Choice of the Vampire by Jason Stevan Hill

Posted by Mrs Giggles on February 1, 2010 in 4 Oogies, Gamebook Reviews, Series: Choice of Games

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Choice of the Vampire by Jason Stevan Hill
Choice of the Vampire by Jason Stevan Hill

Choice of Games, $2.99
Historical Fantasy, 2010


No, don’t grab the crucifix. Choice of the Vampire is not another bandwagon-hopper hoping to cash in on the Twilight craze while attempting to cling on to some street cred by claiming to be a parody or satire. This Choose Your Own Adventure-style campaign draws its influences from Anne Rice’s The Vampire Chronicles series. You know, when vampires brood, reminisce about the events around them, and fall wildly, tragically in love with beautiful mortals.

Only, this one is set mostly in 19th century, in the land known today as the United States of America. Your character is a blank slate, and the number of personalities and background you can peg to your vampire character are quite impressive. Throughout the years, you will love and war with both mortals and your fellow vampires, and hopefully you will become a wiser – or at least more hardened – fang-face at the end of the day.

Unlike many gamebooks from this publisher, this one is a pleasant surprise in that there are many choices that actually matter. Okay, there is still one story line here, and there are many choices that provide merely cosmetic variations to this single story line. However, there are also many choices that allow some mild detours that differ considerably from those brought upon by other choices. Also, some choices are available, or not, depending on the personality and skills of your character. So while this one doesn’t accord that great a degree of freedom in choices like a typical gamebook tend to do, it still allows a greater degree of choices compared to the other gamebooks from this publisher. This one, therefore, is actually good for at least a few replays.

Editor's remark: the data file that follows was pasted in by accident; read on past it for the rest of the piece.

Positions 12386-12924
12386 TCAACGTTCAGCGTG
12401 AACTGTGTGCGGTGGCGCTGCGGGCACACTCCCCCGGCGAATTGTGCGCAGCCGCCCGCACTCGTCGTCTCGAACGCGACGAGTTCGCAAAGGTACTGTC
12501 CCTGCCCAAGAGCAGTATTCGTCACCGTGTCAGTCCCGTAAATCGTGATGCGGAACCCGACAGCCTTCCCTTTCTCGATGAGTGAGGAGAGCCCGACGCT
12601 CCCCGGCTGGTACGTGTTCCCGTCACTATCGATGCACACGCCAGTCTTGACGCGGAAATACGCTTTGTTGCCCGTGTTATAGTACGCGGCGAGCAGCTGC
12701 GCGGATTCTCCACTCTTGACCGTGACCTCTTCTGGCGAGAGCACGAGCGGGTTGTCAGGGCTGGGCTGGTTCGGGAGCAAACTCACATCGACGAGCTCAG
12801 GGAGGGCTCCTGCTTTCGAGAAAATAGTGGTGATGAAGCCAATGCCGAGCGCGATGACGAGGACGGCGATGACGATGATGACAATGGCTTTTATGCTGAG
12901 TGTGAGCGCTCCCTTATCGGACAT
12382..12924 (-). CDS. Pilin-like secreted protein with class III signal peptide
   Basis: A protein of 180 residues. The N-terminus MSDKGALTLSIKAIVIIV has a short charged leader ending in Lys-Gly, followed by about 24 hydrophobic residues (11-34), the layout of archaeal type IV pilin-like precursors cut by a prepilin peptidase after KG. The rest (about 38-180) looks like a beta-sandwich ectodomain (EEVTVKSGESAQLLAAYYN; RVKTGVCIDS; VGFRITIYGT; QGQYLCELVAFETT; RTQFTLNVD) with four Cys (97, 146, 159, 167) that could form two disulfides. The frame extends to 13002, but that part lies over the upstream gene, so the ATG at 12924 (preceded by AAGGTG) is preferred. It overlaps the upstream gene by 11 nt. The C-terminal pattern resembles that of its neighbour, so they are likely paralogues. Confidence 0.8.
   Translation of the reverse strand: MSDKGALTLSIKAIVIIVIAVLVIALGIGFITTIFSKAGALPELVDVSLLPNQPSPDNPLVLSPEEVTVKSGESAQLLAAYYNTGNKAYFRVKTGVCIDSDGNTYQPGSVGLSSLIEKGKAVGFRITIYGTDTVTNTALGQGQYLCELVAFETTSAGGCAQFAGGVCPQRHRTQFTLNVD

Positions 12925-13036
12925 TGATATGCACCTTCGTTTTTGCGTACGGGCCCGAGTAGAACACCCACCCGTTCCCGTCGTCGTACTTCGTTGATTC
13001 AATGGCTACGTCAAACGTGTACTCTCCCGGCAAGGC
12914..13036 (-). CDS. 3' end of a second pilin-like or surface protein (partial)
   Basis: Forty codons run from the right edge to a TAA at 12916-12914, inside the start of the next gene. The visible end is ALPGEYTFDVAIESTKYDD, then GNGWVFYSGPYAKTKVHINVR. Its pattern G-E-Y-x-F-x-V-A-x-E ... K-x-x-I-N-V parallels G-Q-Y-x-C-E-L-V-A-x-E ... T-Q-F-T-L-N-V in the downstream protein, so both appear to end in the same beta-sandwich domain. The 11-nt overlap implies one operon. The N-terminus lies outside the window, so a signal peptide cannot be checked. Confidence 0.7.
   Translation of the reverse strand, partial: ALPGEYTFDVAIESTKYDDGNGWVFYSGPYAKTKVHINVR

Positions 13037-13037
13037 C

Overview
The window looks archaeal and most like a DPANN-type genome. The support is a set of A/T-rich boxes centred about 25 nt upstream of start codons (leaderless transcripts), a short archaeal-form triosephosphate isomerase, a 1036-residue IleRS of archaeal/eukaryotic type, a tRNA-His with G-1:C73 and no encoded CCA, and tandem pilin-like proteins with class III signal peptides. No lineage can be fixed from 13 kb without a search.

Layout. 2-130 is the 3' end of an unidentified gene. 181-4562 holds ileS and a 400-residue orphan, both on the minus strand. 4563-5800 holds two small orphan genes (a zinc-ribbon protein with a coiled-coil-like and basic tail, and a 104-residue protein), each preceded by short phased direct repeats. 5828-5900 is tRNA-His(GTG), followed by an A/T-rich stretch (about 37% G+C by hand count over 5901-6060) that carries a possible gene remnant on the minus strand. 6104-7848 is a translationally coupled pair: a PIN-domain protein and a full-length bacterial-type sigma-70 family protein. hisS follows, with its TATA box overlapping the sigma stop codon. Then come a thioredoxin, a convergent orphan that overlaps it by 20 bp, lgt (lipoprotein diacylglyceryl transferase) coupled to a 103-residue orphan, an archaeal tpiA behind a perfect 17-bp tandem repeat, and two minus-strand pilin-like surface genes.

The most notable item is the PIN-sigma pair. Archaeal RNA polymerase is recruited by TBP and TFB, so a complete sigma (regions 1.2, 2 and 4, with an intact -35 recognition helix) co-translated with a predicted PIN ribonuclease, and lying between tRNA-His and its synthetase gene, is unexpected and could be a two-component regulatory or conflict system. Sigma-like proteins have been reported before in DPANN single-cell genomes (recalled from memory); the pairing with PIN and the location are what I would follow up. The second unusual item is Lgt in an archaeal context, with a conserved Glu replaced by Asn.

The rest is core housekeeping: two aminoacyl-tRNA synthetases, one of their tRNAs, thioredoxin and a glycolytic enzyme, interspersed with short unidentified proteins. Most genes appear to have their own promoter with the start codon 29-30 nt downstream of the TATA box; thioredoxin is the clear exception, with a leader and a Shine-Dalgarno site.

And the story line is actually a pretty compelling one, if not exactly original. There are laments of heartbreak, pathos, and drama that are pretty nicely done. Some of the secondary characters are memorably written, and the doomed love affairs can prick the heart a bit. Also, there is considerably evocative use of historical details to add color to the story line. Your character observes and occasionally participates in the social and political turmoil of America in the 19th century, and often, you will feel that you really are in your character’s shoes. Or pointy heels, depending on how you like your vampires.

Just be warned that this one ends in a “To be continued” manner, and as of the time of writing, the promised sequel has yet to materialize. It can get frustrating, the wait, because this is easily one of the more solid gamebooks from this publisher.

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